His is a strange perspective, to say the least. When agonizing over what to say in a first text to a girl he met on a train the night before, Josh places himself in a Center for Important Emergencies, where a group of grizzled experts (and his confident lady-killer of a best friend, played by Don’t Trust the B— in Apt. 23 mainstay Eric Andre) bicker over what’s most likely to warrant a response (his friend’s suggestion of a dick pic gains a cringeworthy amount of traction). The scene is overlong but isn’t without its charms.
In another scene, Josh goes to a party at his ex-girlfriend’s house, only to discover that she’s dating a extremely old Adolf Hitler, who faked his own death decades earlier and has been lying low ever since. “I’m better than Hitler!” Josh finally shouts, only to have his outburst met with scorn from his friends, who see him as the jealous ex. It’s a funny little throwaway line, but hardly a punchline worthy of the lengthy scene that preceded it.
In these early episodes, Man Seeking Woman definitely seems to be struggling to strike a balance between humor and heart. The third installment, “Gavel,” indicates that progress is being made on that front, but even in that episode, wherein Josh is called before a court that accuses him of “boyfriend misconduct” after his ex turns up on his doorstep just hours before a planned date with another woman, some of the jokes fall completely flat.
That’s particularly disappointing given the clear originality on display. Man Seeking Woman is unlike anything else on TV right now, and if it hits its stride in terms of using surrealist comedy to provide insights about something as ubiquitous but complicated as modern dating, it will be a real gem for FXX.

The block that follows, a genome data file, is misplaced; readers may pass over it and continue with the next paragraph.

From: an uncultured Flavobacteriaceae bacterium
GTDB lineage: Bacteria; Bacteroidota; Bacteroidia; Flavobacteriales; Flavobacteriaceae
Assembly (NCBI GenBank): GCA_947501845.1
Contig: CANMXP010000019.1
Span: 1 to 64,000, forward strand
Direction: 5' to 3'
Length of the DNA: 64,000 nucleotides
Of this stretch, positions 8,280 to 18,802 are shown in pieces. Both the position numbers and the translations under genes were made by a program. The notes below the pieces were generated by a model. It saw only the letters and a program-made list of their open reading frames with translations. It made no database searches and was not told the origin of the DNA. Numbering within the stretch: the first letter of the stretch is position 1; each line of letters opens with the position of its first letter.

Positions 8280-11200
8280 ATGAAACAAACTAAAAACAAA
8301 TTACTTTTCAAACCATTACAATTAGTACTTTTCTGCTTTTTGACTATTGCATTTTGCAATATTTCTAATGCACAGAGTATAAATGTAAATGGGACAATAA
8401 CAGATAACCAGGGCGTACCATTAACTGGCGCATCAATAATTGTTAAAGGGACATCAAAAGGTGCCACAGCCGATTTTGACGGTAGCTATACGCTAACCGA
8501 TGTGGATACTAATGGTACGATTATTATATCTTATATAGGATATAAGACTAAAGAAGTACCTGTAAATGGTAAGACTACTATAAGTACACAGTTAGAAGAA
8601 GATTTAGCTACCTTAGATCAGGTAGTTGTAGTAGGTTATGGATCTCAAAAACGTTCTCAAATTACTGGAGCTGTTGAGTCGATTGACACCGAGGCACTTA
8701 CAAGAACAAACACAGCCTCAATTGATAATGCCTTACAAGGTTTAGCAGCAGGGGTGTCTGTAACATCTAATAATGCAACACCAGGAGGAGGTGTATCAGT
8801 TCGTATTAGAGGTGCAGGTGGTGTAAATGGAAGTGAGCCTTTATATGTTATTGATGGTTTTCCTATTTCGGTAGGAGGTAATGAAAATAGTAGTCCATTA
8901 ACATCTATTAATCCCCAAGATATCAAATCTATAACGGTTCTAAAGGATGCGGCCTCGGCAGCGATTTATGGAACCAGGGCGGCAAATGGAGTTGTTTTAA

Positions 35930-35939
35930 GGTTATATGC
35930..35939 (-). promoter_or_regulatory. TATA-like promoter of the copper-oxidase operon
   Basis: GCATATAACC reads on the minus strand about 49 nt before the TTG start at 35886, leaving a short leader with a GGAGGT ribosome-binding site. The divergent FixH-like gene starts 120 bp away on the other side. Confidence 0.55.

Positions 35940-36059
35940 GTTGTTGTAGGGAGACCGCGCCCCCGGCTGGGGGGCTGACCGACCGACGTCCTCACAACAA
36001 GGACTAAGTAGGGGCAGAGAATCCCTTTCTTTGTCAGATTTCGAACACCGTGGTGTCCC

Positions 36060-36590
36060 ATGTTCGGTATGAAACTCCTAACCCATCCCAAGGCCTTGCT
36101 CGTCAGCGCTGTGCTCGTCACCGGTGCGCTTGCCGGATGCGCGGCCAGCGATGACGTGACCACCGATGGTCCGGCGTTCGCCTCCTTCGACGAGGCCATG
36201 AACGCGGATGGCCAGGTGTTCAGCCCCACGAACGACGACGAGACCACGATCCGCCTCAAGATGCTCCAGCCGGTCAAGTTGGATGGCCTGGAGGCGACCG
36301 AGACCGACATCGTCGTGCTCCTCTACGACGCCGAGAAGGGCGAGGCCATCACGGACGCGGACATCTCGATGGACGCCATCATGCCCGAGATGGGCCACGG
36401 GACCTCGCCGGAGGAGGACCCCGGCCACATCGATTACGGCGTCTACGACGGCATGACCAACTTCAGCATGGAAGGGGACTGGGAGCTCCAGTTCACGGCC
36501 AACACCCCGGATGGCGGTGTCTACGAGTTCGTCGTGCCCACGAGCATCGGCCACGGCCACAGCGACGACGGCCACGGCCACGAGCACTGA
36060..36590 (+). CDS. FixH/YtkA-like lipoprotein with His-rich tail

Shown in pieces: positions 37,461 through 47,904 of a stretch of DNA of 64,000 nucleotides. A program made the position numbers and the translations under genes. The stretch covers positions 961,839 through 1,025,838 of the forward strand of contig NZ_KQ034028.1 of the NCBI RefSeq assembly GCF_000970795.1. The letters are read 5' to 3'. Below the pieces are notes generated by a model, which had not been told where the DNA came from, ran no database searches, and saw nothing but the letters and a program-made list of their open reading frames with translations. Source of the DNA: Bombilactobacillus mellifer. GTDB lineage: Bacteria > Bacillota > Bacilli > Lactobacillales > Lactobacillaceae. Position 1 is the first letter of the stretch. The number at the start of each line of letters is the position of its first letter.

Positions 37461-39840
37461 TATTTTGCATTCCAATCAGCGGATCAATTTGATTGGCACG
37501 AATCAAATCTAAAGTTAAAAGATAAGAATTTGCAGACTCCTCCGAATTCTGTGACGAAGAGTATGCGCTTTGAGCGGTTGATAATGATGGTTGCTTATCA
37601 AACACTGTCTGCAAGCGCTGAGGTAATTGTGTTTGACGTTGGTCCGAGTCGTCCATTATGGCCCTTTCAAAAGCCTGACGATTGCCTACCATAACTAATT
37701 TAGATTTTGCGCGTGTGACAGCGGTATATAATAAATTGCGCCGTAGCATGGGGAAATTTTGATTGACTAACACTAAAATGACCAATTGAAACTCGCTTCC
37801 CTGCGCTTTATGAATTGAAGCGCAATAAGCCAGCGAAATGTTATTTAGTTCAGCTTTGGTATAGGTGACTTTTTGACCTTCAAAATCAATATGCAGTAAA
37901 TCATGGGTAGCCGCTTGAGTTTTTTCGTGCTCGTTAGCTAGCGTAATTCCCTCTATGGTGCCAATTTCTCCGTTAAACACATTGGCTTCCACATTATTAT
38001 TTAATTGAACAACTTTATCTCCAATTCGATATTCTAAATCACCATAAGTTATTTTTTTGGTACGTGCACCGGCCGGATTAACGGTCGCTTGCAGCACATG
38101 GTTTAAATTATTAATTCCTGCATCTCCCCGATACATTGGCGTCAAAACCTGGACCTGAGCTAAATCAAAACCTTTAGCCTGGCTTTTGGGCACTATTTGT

Baruchel excels in the lead role, making Josh believable but still likable, even when “Gavel” sees him acting in a more unsavory manner than in the first two episodes. His nerdy brand of charisma is well-suited to the part, and he’s far and away the most appealing part of Man Seeking Woman in its current form. Erskine, Andre and Lower all get some funny lines, but none of their characters had really made much of an impression by the end of the three provided episodes. This is a showcase for the lead actor, through and through.
Some part of me wants to stick with Man Seeking Woman, because it has the potential to grow into something really fun and special. It doesn’t lack for ambition, that much is for sure. FXX deserves credit for taking a chance on something so weird, but in its current state, Man Seeking Woman just feels like a middling affair, a promising idea that doesn’t really work like it’s supposed to. After some deliberation, I’m swiping left.
Mildly amusing without ever being seriously funny, Man Seeking Woman falls short of the insightful, surrealist look at romance that it strives to be.